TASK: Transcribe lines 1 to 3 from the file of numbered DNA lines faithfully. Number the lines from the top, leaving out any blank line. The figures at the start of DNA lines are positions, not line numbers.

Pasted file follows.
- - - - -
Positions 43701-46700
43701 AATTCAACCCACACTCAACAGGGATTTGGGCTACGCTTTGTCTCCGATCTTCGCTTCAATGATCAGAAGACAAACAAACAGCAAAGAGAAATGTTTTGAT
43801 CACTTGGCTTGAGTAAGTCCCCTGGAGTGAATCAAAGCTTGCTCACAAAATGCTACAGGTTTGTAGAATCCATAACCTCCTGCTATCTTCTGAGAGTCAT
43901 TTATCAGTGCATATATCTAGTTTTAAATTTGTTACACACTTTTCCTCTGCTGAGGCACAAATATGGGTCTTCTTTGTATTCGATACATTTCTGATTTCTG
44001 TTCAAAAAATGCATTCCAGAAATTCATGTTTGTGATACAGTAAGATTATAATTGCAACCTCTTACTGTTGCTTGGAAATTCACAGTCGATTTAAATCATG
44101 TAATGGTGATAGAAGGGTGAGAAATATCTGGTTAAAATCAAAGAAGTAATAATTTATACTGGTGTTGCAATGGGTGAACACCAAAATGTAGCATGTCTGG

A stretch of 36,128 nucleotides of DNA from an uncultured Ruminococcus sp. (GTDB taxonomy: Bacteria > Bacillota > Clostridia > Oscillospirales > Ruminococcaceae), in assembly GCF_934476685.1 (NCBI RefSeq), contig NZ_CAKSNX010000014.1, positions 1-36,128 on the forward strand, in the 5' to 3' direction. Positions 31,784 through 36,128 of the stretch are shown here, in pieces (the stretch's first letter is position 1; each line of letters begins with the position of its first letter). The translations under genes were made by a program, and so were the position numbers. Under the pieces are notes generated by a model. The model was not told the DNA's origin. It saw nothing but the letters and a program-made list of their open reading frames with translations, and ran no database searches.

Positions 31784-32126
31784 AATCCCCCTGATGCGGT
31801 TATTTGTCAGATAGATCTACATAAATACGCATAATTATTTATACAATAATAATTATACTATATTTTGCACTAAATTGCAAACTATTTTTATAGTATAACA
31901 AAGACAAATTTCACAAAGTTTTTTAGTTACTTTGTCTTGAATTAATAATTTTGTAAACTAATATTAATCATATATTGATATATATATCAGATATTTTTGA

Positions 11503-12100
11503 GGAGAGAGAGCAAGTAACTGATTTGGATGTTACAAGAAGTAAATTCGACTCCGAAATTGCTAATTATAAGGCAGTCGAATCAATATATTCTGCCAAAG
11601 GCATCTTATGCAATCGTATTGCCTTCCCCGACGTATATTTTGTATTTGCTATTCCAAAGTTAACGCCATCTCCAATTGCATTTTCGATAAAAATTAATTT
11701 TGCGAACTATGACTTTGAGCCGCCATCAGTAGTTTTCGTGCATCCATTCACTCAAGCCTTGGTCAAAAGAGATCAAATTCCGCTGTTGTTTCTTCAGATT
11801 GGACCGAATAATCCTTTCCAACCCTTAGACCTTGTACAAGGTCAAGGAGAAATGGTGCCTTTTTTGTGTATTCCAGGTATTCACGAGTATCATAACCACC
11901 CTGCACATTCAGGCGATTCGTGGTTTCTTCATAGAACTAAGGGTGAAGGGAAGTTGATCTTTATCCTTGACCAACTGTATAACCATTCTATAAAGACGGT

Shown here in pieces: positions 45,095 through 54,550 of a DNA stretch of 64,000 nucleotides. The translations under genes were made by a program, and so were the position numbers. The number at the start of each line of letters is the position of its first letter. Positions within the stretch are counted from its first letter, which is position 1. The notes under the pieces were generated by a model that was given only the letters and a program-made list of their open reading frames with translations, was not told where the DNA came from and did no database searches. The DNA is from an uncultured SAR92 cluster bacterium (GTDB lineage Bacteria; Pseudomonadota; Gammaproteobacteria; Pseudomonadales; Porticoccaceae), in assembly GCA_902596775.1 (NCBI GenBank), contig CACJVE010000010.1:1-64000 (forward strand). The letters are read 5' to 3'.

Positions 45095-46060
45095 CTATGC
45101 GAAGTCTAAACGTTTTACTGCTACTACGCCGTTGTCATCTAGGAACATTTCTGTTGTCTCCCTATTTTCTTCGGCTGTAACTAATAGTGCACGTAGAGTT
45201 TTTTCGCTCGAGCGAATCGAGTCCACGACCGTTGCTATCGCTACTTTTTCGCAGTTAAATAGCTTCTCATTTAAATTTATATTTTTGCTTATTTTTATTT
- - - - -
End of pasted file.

Positions 43701-46700
43701 AATTCAACCCACACTCAACAGGGATTTGGGCTACGCTTTGTCTCCGATCTTCGCTTCAATGATCAGAAGACAAACAAACAGCAAAGAGAAATGTTTTGAT
43801 CACTTGGCTTGAGTAAGTCCCCTGGAGTGAATCAAAGCTTGCTCACAAAATGCTACAGGTTTGTAGAATCCATAACCTCCTGCTATCTTCTGAGAGTCAT